“Why was something good or bad? Why is something not good enough, or better than expected? Think of yourself having a conversation with customers – like any conversation, a quick interaction might get you good top-level insight, but it’s only after a longer discussion over time that you can really understand someone else’s perspective.

 

“It’s seeing the customer perspective, in a deep way, that opens the doors for new kinds of innovation.”

 

How can I gather VoC data?

  1. Surveys: website, phone, email 
  2. Digital and social listening: social media, online forums, blog comments, Google Reviews, product review sites, anywhere a customer can leave feedback online   
  3. One-on-one interviews 
  4. Focus groups  

 

Understanding customer personas

 

Customer personas are fictional but accurate archetypes that represent your target consumers. They include demographic information such as age, gender, job, education, family status, hobbies, communication preferences (the more info, the better), as well as why that person interacts with your brand.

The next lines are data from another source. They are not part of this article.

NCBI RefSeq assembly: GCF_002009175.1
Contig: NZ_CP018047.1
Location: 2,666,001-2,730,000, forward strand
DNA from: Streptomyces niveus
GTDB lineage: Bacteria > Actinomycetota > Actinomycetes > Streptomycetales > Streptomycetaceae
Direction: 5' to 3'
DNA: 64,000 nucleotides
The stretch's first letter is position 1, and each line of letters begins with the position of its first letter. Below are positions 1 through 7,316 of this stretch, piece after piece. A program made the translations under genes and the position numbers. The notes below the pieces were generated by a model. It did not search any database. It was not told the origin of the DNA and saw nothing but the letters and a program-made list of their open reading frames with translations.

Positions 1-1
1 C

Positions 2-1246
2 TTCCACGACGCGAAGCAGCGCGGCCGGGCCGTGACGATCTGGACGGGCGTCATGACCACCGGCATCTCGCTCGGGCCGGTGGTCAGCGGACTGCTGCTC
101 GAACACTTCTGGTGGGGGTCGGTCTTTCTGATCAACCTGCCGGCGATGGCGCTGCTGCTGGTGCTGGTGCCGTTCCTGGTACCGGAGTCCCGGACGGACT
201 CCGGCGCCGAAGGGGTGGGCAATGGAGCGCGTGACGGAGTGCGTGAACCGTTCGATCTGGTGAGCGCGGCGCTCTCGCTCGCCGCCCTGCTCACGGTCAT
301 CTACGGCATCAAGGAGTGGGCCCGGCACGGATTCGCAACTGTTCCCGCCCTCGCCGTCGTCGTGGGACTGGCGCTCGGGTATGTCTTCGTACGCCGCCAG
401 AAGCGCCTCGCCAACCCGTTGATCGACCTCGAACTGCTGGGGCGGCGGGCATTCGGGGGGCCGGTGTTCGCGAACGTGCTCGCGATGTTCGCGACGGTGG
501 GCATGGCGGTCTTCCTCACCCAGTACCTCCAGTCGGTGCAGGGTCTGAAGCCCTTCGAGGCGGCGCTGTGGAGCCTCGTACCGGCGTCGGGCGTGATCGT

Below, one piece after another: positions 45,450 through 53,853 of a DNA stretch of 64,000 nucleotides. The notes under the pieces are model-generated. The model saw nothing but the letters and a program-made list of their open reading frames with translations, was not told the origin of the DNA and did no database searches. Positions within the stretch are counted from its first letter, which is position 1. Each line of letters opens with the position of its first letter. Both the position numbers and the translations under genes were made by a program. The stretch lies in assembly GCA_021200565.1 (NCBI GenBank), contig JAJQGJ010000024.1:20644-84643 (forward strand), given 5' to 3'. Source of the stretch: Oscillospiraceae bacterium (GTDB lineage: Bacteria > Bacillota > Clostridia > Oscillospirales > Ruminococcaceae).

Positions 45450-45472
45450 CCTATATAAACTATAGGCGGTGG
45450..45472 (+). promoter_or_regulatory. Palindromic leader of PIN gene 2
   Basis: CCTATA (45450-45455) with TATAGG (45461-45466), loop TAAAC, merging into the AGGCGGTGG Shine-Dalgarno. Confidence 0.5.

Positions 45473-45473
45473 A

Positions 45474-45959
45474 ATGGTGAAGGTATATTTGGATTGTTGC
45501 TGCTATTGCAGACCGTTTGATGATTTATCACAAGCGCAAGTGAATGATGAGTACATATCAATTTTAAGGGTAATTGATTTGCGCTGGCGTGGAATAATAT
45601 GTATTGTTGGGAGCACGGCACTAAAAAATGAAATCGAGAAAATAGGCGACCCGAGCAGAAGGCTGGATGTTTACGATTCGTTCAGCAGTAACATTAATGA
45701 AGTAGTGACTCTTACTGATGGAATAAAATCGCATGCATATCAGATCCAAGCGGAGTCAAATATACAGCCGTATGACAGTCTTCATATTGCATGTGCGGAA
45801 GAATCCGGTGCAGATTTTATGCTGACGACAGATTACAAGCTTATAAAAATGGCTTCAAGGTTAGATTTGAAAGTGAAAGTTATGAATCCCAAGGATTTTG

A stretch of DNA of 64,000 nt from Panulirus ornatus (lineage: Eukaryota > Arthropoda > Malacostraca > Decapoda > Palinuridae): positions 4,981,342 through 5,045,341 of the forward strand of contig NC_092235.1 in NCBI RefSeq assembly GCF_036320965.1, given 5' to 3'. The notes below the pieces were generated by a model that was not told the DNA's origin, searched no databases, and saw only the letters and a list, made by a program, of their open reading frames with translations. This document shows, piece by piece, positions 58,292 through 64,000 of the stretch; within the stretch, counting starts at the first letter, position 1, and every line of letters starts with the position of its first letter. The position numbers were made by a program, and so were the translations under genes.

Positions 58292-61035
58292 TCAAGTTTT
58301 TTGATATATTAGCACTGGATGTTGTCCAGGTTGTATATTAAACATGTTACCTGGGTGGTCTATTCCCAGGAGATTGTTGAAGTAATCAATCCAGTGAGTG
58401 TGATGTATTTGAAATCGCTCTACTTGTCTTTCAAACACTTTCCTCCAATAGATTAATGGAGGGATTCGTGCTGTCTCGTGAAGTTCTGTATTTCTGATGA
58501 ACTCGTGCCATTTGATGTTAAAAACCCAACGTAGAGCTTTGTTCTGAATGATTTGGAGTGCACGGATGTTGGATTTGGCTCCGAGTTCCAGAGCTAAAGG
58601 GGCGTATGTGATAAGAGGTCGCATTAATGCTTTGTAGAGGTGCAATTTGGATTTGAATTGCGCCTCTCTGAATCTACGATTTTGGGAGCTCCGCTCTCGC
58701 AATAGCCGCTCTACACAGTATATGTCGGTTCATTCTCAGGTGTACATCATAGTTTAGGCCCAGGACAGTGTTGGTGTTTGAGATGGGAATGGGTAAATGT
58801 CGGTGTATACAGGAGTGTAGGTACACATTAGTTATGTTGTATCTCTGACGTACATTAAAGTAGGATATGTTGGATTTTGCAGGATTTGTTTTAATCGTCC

The more lifelike you make your persona the better; use photos and give your personas a name.

 

For example, a beauty brand might have ‘Ruby the Regular’, who is 25 years old, works full-time in retail, and buys a product from them every week.

 

How to physically map a customer journey

 

“It depends on your time, budget and skills,” says Romaniuk. “You can start very simply by just doing it on the wall with post-its and butcher’s paper. You can put it in a spreadsheet, or visualise it in a more sophisticated way and make it into a beautiful poster.”

 

However you do it, Romaniuk advises that it’s more important “to think about what you want the journey to show, and how you will represent it”.

 

Four ways to map:

●  Post-it notes 

●  Excel spreadsheets

●  Infographics 

●  Digital tools (like Miro or Custellence)

 

The key? Ensure it makes sense to the people in your business who will use it to create solutions – and solve your customer’s problem. 

 

Isabel Sandercock-Brown is a content marketer and writer who has written for a range of brands.


  • All references to any registered trademarks are the property of their respective owners. Afterpay does not endorse or recommend any one particular supplier and the information provided is for educational purposes only.